Martin Dreyling: Surface markers play a very important role in not only the classification of haematological malignancies, but also in identifying risk profile. So in fact it has already been twenty years since we applied immunohistochemistry to differentiate different lymphoma subtypes. In addition to this classification tool, we now also apply these as a risk predictor. For example in aggressive lymphoma, we can identify cases with specific gene or marker rearrangements and that might be BCL-2 coupled with MYC and thereby, unbalancing two pathways - namely the proliferation and the cell apoptosis, we really can now identify higher risk cases upfront. In addition to these tools, in leukaemia, we have already known for quite some time that cytogenetics play a crucial role in planning the specific treatment strategies. In addition to that over the past ten years or so we are not only looking at whole chromosomes - or even chromosome bands - but we're looking at distinct genes which really identify the individualised disease risk.
ESMO: What about immunotherapy in the management of haematological diseases?
Martin Dreyling: The concept of immunotherapy has been taken into account for decades and one example is allogeneic transplantation in acute myeloid leukaemia. This approach only works by transfusing foreign immune system, which eventually attacks the tumour cells. However, this is unspecific immunotherapy.
In contrast, during the last twenty years or so, antibodies to specific surface markers have revolutionised the therapy of malignant lymphoma. Anti-CD-20 antibody - and I have to add CD-20 is expressed in the vast majority of malignant lymphoma - is very sufficient in proving even the long term outcome. So now essentially anti-CD-20 antibody rituximab is improving overall survival in ninety percent of all patients. Currently we are building on these achievements and trying to develop second and third generation antibodies which more specifically target the cell.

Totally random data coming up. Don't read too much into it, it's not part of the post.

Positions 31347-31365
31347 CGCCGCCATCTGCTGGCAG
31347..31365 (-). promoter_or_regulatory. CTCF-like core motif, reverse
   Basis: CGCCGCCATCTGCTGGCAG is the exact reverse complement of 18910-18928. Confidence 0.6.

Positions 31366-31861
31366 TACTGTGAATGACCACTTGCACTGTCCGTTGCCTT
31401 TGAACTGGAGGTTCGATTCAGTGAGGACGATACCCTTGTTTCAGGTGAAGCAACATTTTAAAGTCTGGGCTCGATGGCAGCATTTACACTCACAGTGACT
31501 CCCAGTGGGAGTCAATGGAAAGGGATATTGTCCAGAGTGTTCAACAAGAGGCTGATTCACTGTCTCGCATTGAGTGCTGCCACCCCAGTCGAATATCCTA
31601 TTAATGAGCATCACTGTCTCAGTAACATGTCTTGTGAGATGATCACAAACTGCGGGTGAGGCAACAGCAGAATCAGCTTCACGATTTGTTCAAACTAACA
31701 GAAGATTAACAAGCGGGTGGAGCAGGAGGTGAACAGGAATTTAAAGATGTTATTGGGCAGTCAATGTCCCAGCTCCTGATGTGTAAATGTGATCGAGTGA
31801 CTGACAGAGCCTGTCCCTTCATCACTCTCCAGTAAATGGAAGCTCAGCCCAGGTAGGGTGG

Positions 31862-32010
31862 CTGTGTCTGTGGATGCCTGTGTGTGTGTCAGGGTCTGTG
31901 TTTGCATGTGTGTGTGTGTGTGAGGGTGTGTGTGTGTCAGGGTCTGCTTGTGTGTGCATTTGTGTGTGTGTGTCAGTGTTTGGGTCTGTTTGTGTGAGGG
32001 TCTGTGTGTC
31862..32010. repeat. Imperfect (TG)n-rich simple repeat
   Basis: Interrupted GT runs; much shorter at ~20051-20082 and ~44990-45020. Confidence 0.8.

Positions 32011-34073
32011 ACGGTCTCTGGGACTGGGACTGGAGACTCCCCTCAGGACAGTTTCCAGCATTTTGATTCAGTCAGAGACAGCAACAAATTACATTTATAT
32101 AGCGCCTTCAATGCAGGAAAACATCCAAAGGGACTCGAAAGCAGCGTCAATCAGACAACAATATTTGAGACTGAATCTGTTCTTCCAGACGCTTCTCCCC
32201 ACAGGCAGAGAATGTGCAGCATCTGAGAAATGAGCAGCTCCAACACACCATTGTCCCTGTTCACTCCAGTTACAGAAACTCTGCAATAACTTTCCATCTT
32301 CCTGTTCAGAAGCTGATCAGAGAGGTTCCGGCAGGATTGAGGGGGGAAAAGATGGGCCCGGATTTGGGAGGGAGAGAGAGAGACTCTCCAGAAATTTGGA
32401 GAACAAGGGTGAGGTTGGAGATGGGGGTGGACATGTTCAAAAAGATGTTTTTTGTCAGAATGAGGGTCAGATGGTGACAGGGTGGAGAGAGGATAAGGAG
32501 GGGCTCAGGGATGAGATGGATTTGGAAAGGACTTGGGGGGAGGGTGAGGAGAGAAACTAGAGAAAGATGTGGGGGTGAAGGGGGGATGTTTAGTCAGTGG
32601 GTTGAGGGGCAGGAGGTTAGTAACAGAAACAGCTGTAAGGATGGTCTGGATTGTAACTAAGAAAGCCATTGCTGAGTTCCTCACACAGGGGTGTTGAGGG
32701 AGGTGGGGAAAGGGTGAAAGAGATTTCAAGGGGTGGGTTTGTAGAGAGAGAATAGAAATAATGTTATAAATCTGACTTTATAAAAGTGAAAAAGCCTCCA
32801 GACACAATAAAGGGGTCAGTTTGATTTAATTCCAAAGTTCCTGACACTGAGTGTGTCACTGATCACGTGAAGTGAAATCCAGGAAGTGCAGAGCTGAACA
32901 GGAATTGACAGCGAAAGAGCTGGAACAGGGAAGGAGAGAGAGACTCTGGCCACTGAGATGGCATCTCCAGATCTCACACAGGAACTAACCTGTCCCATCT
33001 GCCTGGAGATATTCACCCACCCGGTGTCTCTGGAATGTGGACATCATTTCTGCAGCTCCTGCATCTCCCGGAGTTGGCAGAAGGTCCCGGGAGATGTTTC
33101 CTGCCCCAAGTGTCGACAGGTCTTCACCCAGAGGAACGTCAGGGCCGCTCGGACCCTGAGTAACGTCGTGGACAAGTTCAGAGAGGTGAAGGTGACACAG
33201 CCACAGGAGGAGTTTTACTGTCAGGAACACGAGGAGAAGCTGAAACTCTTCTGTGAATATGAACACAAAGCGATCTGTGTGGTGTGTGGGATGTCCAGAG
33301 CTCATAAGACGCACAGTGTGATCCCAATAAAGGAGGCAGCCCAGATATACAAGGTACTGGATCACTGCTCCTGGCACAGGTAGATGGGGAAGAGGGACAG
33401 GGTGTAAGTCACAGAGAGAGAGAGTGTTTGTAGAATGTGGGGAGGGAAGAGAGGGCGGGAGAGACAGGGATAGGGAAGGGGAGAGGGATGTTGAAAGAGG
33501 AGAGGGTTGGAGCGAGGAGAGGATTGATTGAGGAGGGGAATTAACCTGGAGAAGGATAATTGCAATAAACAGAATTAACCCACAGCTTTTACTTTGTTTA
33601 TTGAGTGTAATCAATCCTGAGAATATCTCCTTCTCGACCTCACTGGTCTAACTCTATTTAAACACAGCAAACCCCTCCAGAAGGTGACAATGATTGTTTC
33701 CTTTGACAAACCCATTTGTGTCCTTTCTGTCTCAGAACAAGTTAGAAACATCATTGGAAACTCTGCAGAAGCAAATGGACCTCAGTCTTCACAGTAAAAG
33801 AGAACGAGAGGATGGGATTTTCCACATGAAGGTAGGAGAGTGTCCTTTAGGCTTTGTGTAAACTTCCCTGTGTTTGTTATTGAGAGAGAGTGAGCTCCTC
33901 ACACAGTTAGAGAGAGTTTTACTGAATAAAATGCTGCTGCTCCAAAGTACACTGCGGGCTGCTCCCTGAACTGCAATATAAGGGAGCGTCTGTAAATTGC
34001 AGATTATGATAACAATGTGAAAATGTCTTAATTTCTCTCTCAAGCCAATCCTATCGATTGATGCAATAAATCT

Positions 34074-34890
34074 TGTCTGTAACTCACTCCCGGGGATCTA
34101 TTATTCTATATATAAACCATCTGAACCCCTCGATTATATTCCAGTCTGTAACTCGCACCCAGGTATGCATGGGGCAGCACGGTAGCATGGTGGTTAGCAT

I really would like to refer to one specific approach, which is to amplify the efficacy of antibodies by conjugating either radioactive compounds (that had been the old principle) or by chemotherapy. This allows having a toxic agent which is brought to the cell, internalised; the toxin is relieved and destroys the cell from the inside, we now have specific tools to destroy the malignant cell without really bringing the normal cells into danger. Having said that, I'm afraid that - although I strongly believe in all we've learnt about basic science and molecular pathogenesis of this kind of disease - at the end of the day we still have to test these compounds in prospective trials to really define efficacy, toxicity and feasibility.
ESMO: What is important for patients to know about the advances in the treatment of haematological malignancies?
Martin Dreyling: I think it is very important that patients should refer to their national and European patient advocacy groups as sources of information. For example, in my case, coming from Germany, what we did is join our forces for all kinds of different lymphoma study groups and set up a web-based supported platform where patients can get additional information; the same is going on for ESMO and in other European bodies. I think it's very important to discuss with the caring physician, "are there any studies available?", and where the patient in fact does have a chance to be treated with these agents.
Having said that, I really would like to add a personal comment. Unfortunately due to European law, performing studies had become much more difficult during the last ten years. It's quoted as quality of care but it does not have anything to do with quality of care - it does have to do with, let’s say, the height of staples of papers that makes it more challenging. However, for our patients, this is really the chance to get their hands on the new possibilities of treating cancer without damaging the body and healthy cells.